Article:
The worst part was that he tried to defend all trend pieces when the focus issue should have been about this one trend piece about millennials. He kept backtracking to random, cute, stylistic stories from the past decade. The New York Times could have done a better job with this story. It could be in the business section as feature story about innovative millennials starting their own news publication. Mic.com develops credible content and it was disappointing to see the New York Times show such negative disregard for the progress Mic.com is making to change the way readers consume news.
Journalists serve an important role in the framework of our society. We are bound to ethical guidelines to:
- Seek Truth and Report It
- Minimize Harm
- Act Independently
- Be Accountable and Transparent
I think about these code of ethics whenever I am reporting a story. I am familiarizing myself with these ideologies so it will occur unconsciously in my work. As a student, I find myself wanting to be socially involved with my profile subject, but I also want to remain objective. We are often told to build good relationships and develop trust with the people you want to interview so they can be more comfortable and open. But we are also told that it is a conflict of interest to interview your friends. The interview provides an opportunity for the journalist and subjects to be friends in the future, but if the two become friends does that cancelled out future interviews? The objectivity factor makes me hesitant to be friends with the interview subject at a deeper more personal level, even though, I could really be their friend at that level. It’s like I have to ask myself, “Am I allowed to do that?” I also don’t want people to think that I only wanted to talk to them for my interview and then disappear. When I pick a profile subject, it is someone I am legitimately interested in and I feel like the public should know more about them. It becomes a dilemma for me because I like to be involved and to participate. I understand my role as a journalist, but I think it provides a lot of substance to be involved.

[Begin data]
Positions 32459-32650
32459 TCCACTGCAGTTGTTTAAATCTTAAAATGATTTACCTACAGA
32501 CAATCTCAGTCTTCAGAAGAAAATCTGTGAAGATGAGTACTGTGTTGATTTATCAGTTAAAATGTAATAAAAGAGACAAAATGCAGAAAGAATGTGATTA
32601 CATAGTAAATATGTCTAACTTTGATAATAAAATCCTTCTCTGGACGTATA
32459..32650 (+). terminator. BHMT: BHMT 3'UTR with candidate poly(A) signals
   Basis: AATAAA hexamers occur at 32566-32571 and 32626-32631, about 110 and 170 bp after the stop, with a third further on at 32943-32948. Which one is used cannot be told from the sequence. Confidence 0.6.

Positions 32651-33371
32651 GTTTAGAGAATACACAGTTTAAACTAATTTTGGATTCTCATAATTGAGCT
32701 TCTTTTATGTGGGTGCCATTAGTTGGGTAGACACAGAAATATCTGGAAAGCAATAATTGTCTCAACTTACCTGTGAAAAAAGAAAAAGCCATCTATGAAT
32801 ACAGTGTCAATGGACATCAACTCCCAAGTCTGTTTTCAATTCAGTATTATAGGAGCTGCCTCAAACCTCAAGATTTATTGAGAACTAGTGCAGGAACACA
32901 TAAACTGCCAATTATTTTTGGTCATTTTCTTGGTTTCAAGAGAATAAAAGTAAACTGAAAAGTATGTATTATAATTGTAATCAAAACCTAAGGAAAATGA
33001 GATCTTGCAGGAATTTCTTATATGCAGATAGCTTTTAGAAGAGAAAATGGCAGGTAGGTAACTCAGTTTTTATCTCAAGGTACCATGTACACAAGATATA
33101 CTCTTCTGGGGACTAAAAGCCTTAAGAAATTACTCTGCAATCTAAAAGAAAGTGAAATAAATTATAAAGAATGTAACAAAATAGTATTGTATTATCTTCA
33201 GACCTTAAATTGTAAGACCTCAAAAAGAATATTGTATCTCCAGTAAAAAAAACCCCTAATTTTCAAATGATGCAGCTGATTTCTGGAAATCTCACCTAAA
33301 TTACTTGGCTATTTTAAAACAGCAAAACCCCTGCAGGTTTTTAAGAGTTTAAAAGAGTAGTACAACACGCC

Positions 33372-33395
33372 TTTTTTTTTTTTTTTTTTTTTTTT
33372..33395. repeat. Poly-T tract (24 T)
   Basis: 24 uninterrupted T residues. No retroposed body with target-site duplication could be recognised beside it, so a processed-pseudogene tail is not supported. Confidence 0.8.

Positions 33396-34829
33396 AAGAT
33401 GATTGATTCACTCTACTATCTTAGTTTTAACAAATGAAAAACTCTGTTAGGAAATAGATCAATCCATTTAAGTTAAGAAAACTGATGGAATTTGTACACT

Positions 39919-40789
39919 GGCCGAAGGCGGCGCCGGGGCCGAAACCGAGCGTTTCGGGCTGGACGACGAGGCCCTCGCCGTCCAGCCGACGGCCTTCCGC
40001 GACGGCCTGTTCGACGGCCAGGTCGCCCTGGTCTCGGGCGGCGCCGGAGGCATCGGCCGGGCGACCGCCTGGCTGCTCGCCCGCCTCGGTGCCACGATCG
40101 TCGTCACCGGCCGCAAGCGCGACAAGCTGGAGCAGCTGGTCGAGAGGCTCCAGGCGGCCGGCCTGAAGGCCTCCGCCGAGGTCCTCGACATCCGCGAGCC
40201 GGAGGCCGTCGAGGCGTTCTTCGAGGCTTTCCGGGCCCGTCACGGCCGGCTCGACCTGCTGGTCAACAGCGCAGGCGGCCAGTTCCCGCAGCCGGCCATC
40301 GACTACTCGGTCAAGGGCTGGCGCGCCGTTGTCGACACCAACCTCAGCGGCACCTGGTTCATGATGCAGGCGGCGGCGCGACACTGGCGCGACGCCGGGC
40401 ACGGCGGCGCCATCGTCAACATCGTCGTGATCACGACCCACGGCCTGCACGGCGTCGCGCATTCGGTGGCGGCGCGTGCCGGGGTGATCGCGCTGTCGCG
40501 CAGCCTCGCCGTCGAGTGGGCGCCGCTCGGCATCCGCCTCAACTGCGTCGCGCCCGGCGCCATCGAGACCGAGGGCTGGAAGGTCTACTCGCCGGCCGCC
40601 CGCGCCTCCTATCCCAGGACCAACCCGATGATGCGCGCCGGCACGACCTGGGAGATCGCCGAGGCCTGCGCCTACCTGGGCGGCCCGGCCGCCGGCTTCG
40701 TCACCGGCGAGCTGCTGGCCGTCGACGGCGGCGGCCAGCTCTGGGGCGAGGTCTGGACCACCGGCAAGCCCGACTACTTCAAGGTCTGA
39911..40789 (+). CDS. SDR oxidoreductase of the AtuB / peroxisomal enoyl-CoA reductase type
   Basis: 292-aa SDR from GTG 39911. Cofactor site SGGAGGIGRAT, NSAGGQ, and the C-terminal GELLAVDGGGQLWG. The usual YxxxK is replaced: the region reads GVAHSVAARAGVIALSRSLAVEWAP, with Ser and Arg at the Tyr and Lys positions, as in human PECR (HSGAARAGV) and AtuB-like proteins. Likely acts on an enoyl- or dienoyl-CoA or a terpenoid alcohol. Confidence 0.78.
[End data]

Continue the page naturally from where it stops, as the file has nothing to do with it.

For example, when I did a profile on John Gillespie I reviewed my audio and notes for the dialogue I was supposed to capture between him and his friends and I heard my own voice a lot. I captured a candid scene where people in the BSU office were talking about cartoons. I am friends with the people in that room and I naturally joined in the conversation. When I was listening to the audio, I felt like I couldn’t use any of my own input. It helped piece the information together, but I had to pick dialogue carefully so that I could remain objective. I am finding my balance between being participatory and being a “fly on the wall” in my reporting.
Liz Bowie is an established journalist. She currently writes for the education beat in the Baltimore Sun. Liz was recognized as the first prize winner for 2013 in the Single-Topic News or Feature in a large Newsroom by the Education Writers Association. Prior to her 15 year’s with the Baltimore Sun, Liz worked with environment, business and state government. She has become invested in telling the stories of students in Baltimore schools.